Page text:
The short-scale bass concept is complete and we’ve started testing her.
- Love the EMG passive “Geezer” pickup. Simplicity at it’s best. No battery, just volume and a single tone control. Works well with the short scale, which doesn’t leave much room on the body.
- The scale length is terrific. Frets at the first position are a comfortable stretch…still a stretch, but very manageable. Much less shifting the fret hand and much more “one finger per fret.”
- Body shape is very nearly perfect. It’s comfortable to hold. It rests nicely on your thigh when seated. Nothing seems out of place or uncomfortable. You barely notice the body at all, and that is exactly what we want. We will add a slight concave area to rest against the ribs and that will be it for the body.
- The neck is spot on. We went with a fast, narrow profile and it is excellent. The weight of the neck balances nicely with the body and the prominent grain of the Ash feels great under your hand and allows you to slide your hand with ease. We’ll probably try this on some of our semi-hollow ukes too because the prominent grain feels fast and not at all tacky.
- Overall size feels much more comfortable than a full-size bass (for us, anyway). A little stretch at the first position but still plenty of room up at the 24th fret.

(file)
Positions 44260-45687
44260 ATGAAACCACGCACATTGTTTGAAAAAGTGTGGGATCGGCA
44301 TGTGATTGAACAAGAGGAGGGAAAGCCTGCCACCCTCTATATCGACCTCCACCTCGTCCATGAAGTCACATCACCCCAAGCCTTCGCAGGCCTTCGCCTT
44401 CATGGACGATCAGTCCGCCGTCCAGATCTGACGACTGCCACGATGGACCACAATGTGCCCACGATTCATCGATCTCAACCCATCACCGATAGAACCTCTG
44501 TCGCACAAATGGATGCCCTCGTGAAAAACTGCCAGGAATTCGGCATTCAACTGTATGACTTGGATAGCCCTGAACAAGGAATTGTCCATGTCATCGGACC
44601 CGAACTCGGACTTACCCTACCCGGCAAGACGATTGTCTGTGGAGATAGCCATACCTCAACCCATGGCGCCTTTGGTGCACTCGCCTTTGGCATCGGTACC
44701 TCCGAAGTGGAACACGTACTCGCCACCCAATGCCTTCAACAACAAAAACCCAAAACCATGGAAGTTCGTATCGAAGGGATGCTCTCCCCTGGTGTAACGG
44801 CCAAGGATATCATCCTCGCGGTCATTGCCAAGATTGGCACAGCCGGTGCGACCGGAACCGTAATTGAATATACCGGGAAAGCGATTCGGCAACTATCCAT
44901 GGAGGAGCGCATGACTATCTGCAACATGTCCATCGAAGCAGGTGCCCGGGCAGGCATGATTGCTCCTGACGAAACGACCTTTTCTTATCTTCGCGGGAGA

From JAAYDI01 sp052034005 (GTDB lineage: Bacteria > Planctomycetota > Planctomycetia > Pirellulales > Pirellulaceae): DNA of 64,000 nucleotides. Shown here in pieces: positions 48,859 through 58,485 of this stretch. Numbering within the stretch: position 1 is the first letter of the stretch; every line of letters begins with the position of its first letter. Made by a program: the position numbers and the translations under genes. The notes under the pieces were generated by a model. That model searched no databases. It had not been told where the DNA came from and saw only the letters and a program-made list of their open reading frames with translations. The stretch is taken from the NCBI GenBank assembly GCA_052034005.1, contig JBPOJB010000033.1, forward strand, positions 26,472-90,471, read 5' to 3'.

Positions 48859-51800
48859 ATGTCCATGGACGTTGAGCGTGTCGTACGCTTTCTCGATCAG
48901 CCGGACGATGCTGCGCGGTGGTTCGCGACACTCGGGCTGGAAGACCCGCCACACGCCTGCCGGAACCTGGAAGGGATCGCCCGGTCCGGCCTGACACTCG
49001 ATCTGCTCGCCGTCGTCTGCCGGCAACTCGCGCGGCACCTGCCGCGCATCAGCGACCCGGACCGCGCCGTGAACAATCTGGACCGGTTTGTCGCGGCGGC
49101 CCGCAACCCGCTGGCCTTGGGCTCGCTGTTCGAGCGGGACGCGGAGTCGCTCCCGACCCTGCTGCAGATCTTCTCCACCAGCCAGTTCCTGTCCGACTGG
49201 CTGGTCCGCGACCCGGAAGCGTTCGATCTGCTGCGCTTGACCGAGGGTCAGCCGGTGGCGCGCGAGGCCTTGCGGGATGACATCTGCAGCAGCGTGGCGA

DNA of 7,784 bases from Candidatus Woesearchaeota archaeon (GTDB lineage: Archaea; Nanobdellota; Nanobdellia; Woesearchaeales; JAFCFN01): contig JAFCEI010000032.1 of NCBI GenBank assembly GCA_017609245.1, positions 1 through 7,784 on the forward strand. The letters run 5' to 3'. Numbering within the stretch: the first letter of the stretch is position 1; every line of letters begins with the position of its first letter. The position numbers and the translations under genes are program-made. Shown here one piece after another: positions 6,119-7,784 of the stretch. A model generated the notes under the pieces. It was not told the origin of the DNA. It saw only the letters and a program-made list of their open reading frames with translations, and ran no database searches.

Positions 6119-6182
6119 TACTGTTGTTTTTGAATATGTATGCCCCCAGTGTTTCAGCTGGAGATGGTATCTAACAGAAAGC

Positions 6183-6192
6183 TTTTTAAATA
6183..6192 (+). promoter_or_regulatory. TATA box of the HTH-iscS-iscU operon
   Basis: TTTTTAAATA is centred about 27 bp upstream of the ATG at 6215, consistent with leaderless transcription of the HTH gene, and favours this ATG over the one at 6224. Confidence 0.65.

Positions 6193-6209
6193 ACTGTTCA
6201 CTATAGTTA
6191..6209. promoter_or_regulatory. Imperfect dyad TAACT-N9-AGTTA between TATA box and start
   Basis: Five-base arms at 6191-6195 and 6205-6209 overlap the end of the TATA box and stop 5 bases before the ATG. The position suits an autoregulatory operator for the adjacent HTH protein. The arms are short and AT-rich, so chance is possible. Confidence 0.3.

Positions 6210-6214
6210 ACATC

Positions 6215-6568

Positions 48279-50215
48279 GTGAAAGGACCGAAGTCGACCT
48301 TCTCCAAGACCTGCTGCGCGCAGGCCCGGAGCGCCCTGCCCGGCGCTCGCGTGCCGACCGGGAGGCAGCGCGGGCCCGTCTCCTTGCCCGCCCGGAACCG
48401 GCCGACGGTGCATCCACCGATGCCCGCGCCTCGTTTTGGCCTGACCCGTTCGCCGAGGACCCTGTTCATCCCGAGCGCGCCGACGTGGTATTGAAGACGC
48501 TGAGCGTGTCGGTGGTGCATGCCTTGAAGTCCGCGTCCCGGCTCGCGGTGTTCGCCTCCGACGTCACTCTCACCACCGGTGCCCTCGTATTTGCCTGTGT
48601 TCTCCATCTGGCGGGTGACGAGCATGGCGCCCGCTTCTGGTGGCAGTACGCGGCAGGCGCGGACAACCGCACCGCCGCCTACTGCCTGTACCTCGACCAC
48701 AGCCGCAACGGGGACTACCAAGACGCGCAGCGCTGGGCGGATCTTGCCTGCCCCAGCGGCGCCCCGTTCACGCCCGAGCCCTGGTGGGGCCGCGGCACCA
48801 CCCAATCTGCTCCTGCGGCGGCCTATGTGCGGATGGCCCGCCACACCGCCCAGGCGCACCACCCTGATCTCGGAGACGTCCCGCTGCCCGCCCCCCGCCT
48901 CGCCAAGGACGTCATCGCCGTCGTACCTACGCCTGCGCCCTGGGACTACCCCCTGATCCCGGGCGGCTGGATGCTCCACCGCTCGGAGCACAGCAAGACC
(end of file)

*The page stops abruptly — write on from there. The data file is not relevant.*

- The ergonomics are dynamite for our first full prototype. Very comfortable without being too weird-looking.
- We’re very happy with the hardware. Tuners, bridge, pickup, knobs, jack…everything feels just right. Not to much bling…just simple and businesslike.
- We’ve decided on GHS Stainless Steel Precision Flatwound strings. They give us the tone we were looking for and they feel great on our fingers. Thanks to Jonathan Moody at GHS for setting us up with a selection of strings to test.
Things We’ll be Adjusting
- The shorter scale narrowed the strings enough that we’ll need to angle the pickups slightly to better align the magnets with each string. We used a standard p-bass template for the pickups and the spread is too wide for our shorter scale.
- Very slight concave area to be added to the back between the upper and lower bouts along the top edge. We didn’t notice any discomfort there, it just looks like a fairly small contact area so we want to make it a bit larger to prevent any issues from developing during long sessions.
- We’ll be adding some copper shielding inside the body cavities to shield the electronics. We were planning to do this as soon as we finished the prototype but since we’ll be retiring this body we’ll wait until version 1.1.
So that’s it for now. We love the scale length and the ergonomics are very, very nice. Hardware and strings are settled and now it’s just some very small tweaks. Groovy!